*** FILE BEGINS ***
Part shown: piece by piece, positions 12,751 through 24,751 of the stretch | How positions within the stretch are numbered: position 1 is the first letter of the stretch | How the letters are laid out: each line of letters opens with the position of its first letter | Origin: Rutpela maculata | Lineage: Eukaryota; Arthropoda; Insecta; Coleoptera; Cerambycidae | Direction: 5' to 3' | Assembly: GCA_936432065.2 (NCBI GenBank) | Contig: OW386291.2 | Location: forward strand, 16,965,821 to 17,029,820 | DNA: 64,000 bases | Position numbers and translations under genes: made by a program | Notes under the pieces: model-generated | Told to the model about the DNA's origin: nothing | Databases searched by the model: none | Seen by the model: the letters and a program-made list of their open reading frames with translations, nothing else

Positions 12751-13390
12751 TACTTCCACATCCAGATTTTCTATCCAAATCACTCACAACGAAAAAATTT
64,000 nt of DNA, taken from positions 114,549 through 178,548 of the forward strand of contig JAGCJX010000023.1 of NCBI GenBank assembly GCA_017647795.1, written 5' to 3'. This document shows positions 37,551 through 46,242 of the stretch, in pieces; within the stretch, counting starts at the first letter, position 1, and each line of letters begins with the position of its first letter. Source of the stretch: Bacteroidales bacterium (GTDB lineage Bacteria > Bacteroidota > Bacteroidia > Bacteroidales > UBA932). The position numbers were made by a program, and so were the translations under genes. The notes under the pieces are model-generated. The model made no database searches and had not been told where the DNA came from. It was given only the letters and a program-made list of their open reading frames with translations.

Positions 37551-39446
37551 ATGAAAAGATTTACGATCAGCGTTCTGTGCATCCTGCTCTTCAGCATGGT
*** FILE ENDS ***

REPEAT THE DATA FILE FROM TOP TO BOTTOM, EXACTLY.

Part shown: piece by piece, positions 12,751 through 24,751 of the stretch | How positions within the stretch are numbered: position 1 is the first letter of the stretch | How the letters are laid out: each line of letters opens with the position of its first letter | Origin: Rutpela maculata | Lineage: Eukaryota; Arthropoda; Insecta; Coleoptera; Cerambycidae | Direction: 5' to 3' | Assembly: GCA_936432065.2 (NCBI GenBank) | Contig: OW386291.2 | Location: forward strand, 16,965,821 to 17,029,820 | DNA: 64,000 bases | Position numbers and translations under genes: made by a program | Notes under the pieces: model-generated | Told to the model about the DNA's origin: nothing | Databases searched by the model: none | Seen by the model: the letters and a program-made list of their open reading frames with translations, nothing else

Positions 12751-13390
12751 TACTTCCACATCCAGATTTTCTATCCAAATCACTCACAACGAAAAAATTT
64,000 nt of DNA, taken from positions 114,549 through 178,548 of the forward strand of contig JAGCJX010000023.1 of NCBI GenBank assembly GCA_017647795.1, written 5' to 3'. This document shows positions 37,551 through 46,242 of the stretch, in pieces; within the stretch, counting starts at the first letter, position 1, and each line of letters begins with the position of its first letter. Source of the stretch: Bacteroidales bacterium (GTDB lineage Bacteria > Bacteroidota > Bacteroidia > Bacteroidales > UBA932). The position numbers were made by a program, and so were the translations under genes. The notes under the pieces are model-generated. The model made no database searches and had not been told where the DNA came from. It was given only the letters and a program-made list of their open reading frames with translations.

Positions 37551-39446
37551 ATGAAAAGATTTACGATCAGCGTTCTGTGCATCCTGCTCTTCAGCATGGT